The Uncertainty of Knowledge



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The Uncertainty of Knowledge

By Edward Harrison


Perhaps you have noticed that few people are speechless when it comes to answering the burning questions. The person without answers is a nobody. In our writings, lectures, conversations and pronouncements over the dining table we tell one another that life would be much better if only people were more educated, had more faith in religion, devoted greater effort to the cure of diseases, supported more vigorously social reform, dieted exercised more flossed their teeth and voted for this or that political party. On every side can be heard the clamour of voices claiming to know what must be believed and what must be done.

With a sigh of relief we escape from this confusion of beliefs into the quietness and certainty of the natural sciences. Here, in this lofty museum of secure knowledge - by "museum" I mean the home of the Muses -may be found the right answers on display for all to see and examine. Exhibits and working models reveal the truth with the utmost clarity. Some of the latest exhibits, naturally, are not quite ready for public view and require finishing touches. Some display cases - but not many - still remain empty: but judging by the activity around them, they will not stay empty for long. Soon the screens will be pulled aside, unveiling to the public view answers that will explain what the Universe is all about.

Visitors come away feeling convinced that the end of the search for knowledge in the natural sciences is now in sight. The final pieces in the cosmic jigsaw puzzle are about to take their place. Even the staff seem convinced. One or two subatomic particles remain to be tracked down, a few items - such as quantising gravity to make us universally wise and controlling DNA to make us physiologically perfect -remain to be developed, and then everything fundamental, genuinely worth knowing, will be revealed for us to see, as it was, is and will be, forever and ever, amen.

Confronted with this inspiring challenge, the humanities, arts, social sciences and professions, not relishing the idea of being left far behind, are hastening to make their own contributions to the wisdom of the 20th century. At last, after groping our way in the darkness for millennia, we see light at the end of the tunnel,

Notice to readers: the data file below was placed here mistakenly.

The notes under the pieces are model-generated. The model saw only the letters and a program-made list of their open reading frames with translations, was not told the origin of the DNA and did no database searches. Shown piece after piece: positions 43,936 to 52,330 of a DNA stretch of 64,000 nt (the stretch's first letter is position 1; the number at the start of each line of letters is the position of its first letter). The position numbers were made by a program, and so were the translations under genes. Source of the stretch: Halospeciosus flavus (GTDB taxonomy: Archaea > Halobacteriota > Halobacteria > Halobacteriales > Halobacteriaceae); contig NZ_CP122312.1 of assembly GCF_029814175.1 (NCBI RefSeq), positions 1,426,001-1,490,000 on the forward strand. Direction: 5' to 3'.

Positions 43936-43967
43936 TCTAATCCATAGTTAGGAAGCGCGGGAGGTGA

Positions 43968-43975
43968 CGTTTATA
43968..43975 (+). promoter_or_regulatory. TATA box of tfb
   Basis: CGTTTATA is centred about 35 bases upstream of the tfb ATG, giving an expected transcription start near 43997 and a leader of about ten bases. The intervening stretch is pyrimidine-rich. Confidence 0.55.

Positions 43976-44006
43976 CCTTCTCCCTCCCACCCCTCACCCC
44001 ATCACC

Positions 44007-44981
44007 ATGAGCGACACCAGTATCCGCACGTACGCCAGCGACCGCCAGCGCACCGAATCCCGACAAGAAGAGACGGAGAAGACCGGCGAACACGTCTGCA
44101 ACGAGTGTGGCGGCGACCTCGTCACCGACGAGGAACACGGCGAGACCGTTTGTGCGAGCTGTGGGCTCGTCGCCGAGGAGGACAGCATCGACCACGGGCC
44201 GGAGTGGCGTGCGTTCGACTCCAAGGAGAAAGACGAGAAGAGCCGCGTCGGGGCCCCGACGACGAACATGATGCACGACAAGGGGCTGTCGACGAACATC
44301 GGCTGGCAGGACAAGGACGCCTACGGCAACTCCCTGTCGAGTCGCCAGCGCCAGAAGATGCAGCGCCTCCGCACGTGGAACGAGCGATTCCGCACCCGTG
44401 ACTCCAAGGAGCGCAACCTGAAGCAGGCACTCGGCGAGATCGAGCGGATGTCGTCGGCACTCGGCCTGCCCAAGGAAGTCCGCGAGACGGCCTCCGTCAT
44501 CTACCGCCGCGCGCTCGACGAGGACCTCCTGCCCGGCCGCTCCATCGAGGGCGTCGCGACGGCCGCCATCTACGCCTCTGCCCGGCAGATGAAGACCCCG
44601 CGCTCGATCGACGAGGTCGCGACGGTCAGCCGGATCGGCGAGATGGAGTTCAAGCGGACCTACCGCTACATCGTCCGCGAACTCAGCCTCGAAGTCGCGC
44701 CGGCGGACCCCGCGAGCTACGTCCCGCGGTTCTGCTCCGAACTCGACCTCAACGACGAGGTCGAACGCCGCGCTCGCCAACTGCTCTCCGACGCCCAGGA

It all sounds terribly familiar. The pages of history are covered with equivalent certainties and crystalline clarities. Yet all have vanished into thin air like the celestial-angelic spheres of medieval astronomy and the luminiferous ether of Victorian physics. Human beings of all societies in all periods of history believe that their ideas on the nature of the real world are the most secure, and that their ideas on religion, ethics and justice are the most enlightened. Like us, they think that final knowledge is at last within reach. Like us, they pity the people in earlier ages for not knowing the true facts. Unfailingly, human beings pity their ancestors for being so ignorant and forget that their descendants will pity them for the same reason.

Light always gleams ahead. The end to the search for true knowledge always looms in sight. The one invariant characteristic of rational inquiry is the imminence of final knowledge.

Dare I say - contrary to the popular belief - that secure knowledge can never be found? That our boundless ignorance explains why we feel so confident of success in bounded knowledge? That each discovery creates in the long run more mystery than it solves? That we stand no closer to the ultimate "truths" than did our forebears? And that we are no better intellectually and morally than the people who lived a thousand and even ten thousand years ago?

We have this overwhelming belief that we are rapidly filling in the detail of the cosmic picture. Unfortunately, the picture keeps changing. One landscape with figures melts away and a new landscape with figures emerges requiring fresh paintwork. The picture keeps growing bigger and we cannot help occasionally noticing how gaps on the canvas are spreading faster than dabs of paint.

Let me say how I view the uncertainty of knowledge. Knowledge must forever change otherwise it withers. The quest for knowledge is endless and its greatest joy is constant surprise. We forever reshape the scheme of things nearer to the heart's desire. Permanent enlightenment cannot be secured by bringing down from the mountaintop infallible laws engraved in stone. We project our desires and figure our designs on the face of the inscrutable, and the inscrutable, which includes us, seems patient of endless interpretation. We represent reality seeking to understand itself.

I feel liberated by this philosophy. I find comfort in the thought that the creative mind fashions the world in which we live. For it means that the mind and reality are more profound than we normally suppose.



Follow-up Response:


  1. Write a summary of the article.

  2. React to the article by utilizing the TOK Diagram, The Ways of Knowing, and/or any activities that we have done in class. For example: What connections do you see? What observations can you make? Do you agree with the observations of the article? What new insights does this article bring to the information we have been studying in class?


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